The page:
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Everything Changes: The Insider's Guide to Cancer in Your 20's and 30's Paperback – February 1, 2009


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Everything Changes: The Insider's Guide to Cancer in Your 20's and 30's + Planet Cancer: The Frequently Bizarre Yet Always Informative Experiences and Thoughts of Your Fellow Natives + Crazy Sexy Cancer Tips
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Product Details

  • Paperback: 256 pages
  • Publisher: Wiley; 1 edition (February 1, 2009)
  • Language: English
  • ISBN-10: 0470294027
  • ISBN-13: 978-0470294024
  • Product Dimensions: 8.9 x 5.9 x 0.8 inches
  • Shipping Weight: 8.8 ounces (View shipping rates and policies)
  • Average Customer Review: 4.9 out of 5 stars  See all reviews (25 customer reviews)
  • Amazon Best Sellers Rank: #393,316 in Books (See Top 100 in Books)

Editorial Reviews

From Publishers Weekly

After being diagnosed with thyroid cancer at the age of 27, Rosenthal, a choreographer and now a patient advocate for young adults with cancer, crisscrossed the country, interviewing other young cancer victims. Rosenthals text is part guidebook, part true confessions (including her own), as she segues between intimate conversations and sound advice on topics ranging from dating and parenting to working the health-care system and coping with pain. The interviews are riveting and reveal a youthful perspective on cancer (one girl goes to chemo wearing goth makeup; others worry about when to confide in a lover). As she talks with 25 young adults of varying backgrounds, the author points out that many are not diagnosed until their symptoms are advanced, often because theyve been dismissed by doctors who say they are too young to have cancer, or because they have lost their health insurance during the transition from college to jobs. Rosenthal notes that 70,000 young adults between the ages of 20 and 39 are diagnosed with cancer each year, and 25% do not survive. Though at times the volleying between Rosenthals own story and those of her subjects is disorienting, the work as a whole is poignant, raw and informative. The text will provide needed support and valuable resources for young adults, their parents, friends and caregivers. (Feb.)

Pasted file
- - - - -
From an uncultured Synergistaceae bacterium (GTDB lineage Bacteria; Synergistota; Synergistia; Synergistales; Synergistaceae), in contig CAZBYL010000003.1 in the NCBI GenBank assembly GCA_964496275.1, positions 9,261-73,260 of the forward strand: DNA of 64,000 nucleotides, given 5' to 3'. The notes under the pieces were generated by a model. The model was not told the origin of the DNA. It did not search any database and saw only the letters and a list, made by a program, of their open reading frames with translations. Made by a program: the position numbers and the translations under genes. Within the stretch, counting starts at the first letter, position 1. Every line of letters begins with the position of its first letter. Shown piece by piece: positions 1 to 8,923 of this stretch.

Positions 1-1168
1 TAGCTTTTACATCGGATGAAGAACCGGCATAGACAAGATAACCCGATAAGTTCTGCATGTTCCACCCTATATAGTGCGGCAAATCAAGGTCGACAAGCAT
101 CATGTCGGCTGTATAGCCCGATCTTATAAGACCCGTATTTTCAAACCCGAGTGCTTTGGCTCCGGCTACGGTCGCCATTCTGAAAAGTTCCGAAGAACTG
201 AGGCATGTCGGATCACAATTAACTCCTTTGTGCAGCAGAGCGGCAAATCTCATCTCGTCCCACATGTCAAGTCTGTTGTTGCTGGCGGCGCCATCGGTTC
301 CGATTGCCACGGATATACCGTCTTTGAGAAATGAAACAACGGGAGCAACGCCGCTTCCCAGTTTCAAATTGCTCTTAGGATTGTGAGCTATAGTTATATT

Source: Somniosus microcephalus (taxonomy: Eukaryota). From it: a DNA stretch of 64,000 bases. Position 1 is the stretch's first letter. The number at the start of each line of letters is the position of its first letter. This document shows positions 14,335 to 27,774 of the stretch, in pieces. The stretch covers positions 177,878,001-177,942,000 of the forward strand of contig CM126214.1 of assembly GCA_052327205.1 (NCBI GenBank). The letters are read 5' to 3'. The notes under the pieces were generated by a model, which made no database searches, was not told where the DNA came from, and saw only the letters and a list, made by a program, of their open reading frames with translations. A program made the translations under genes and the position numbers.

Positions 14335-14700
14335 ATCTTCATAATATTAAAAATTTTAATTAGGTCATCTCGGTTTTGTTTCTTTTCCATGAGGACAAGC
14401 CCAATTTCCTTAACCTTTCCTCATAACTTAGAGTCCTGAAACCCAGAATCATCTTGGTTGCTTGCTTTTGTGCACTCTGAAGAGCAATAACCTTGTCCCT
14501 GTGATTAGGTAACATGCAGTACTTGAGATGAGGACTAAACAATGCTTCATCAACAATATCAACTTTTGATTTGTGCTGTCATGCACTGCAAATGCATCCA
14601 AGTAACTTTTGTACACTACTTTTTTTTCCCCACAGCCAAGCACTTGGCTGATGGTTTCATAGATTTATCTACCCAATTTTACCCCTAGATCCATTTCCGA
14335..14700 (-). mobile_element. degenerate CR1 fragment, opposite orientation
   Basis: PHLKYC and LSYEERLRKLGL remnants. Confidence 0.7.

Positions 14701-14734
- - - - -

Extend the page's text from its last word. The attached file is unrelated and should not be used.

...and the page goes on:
Copyright © Reed Business Information, a division of Reed Elsevier Inc. All rights reserved.

Review

* After being diagnosed with thyroid cancer at the age of 27, Rosenthal, a choreographer and now a patient advocate for young adults with cancer, crisscrossed the country, interviewing other young cancer victims. Rosenthal’s text is part guidebook, part true confessions (including her own), as she segues between intimate conversations and sound advice on topics ranging from dating and parenting to working the health-care system and coping with pain. The interviews are riveting and reveal a youthful perspective on cancer (one girl goes to chemo wearing goth makeup; others worry about when to confide in a lover). As she talks with 25 young adults of varying backgrounds, the author points out that many are not diagnosed until their symptoms are advanced, often because they’ve been dismissed by doctors who say they are “too young” to have cancer, or because they have lost their health insurance during the transition from college to jobs. Rosenthal notes that 70,000 young adults between the ages of 20 and 39 are diagnosed with cancer each year, and 25% do not survive. Though at times the volleying between Rosenthal’s own story and those of her subjects is disorienting, the work as a whole is poignant, raw and informative. The text will provide needed support and valuable resources for young adults, their parents, friends and caregivers. (Feb.) (Publishers Weekly, December 15, 2008)